Let's talk again about a phrase with an ugly history in Florida: "water grab.''
I was worried about this three months ago when I wrote that Evans Properties planned to tap into the aquifer under its large land holdings in eastern Hernando and Pasco counties.
The company had formed a subsidiary called Skyland Utilities and applied to the state Public Service Commission for a license to provide water and sewer service.
Evans (and Skyland) president Ron Edwards said that selling bulk water outside the county was one of several possible uses for this water.
To clarify, this means piping water to an outside utility, city or county in exchange for money. A lot of people would call that a water grab.
Here's what has happened since November, when Skyland filed with the PSC and both counties objected. Last week, the PSC rejected one of Hernando's arguments: that it, rather than the PSC, should regulate the utility.
Hernando had also tried negotiating with Skyland to allow the county to do the regulating.
Those talks broke down last month, Assistant County Attorney Jeff Kirk wrote in an e-mail to County Administrator David Hamilton and others:
"Skyland's counsel has — in essence — told us 'hell NO' to three of our five key conditions,'' Kirk wrote. These included a proposed restriction on "bulk sales out of county.''
One other thing happened. In December, Evans asked for a change to Hernando's comprehensive plan that would have allowed it to build 168 houses on its land in rural Spring Lake.
County planners said they didn't think the development should be approved. Evans withdrew the request, which took away a possible use for at least some of the water.
So, doesn't all this make a water grab — excuse me, bulk water sales — seem more likely?
No, Edwards said this week. Serving residential development on Evans property was always near the bottom of the list of possible uses for the water.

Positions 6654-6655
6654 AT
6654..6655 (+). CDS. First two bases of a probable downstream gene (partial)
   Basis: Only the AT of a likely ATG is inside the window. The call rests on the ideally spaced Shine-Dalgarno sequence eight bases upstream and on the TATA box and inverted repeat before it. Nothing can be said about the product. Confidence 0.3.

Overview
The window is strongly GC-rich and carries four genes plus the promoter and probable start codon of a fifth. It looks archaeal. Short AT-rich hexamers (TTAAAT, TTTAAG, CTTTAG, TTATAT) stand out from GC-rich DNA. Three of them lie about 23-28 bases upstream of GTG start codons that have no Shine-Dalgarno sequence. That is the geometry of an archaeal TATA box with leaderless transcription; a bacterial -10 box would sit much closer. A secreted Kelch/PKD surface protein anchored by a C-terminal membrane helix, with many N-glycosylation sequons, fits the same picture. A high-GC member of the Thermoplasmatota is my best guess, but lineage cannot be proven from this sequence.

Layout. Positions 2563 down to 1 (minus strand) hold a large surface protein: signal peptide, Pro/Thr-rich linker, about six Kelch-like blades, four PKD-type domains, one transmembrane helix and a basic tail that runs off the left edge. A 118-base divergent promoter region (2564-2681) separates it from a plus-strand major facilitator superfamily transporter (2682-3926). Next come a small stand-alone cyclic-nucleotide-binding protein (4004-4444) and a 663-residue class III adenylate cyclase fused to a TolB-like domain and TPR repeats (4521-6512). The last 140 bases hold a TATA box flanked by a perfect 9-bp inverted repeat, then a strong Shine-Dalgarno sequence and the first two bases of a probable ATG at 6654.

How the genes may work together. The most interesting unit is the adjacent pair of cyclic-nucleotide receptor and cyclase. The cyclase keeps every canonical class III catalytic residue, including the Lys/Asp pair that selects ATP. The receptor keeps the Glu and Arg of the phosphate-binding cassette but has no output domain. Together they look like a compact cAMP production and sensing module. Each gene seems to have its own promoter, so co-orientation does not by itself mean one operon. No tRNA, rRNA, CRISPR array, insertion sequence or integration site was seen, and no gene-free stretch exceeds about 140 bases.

Near the top is serving farms, possibly ones growing biofuel sources such as castor beans, as well as the factories to process them. Though he didn't rule out bulk water sales, he said: "I don't think it's very likely at this point.''
Skyland would face opposition from the community, he said. And though Evans already has the right to pump nearly 3 million gallons of water a day in the two counties, it would also have to go through the very difficult process of getting permission from the Southwest Florida Water Management District to sell this water elsewhere.
Okay, but this will soon get easier if lawmakers act on a Senate staff recommendation to create a statewide authority to ease the shipping of water throughout Florida. In fact, if Skyland gets its license later this year, which should happen unless the counties prevail, its timing will be perfect.
Think about the thousands of homes approved for eastern Hernando County that will need to draw water from this same general area as Skyland. Think of how the pumping for St. Petersburg and Pinellas County drained Pasco's lakes in the 1990s. Think of the cities and counties in tapped-out Central Florida that are desperate for water.
You will see then that Kirk is right to be worried about the possibility of a water grab. And so should we all.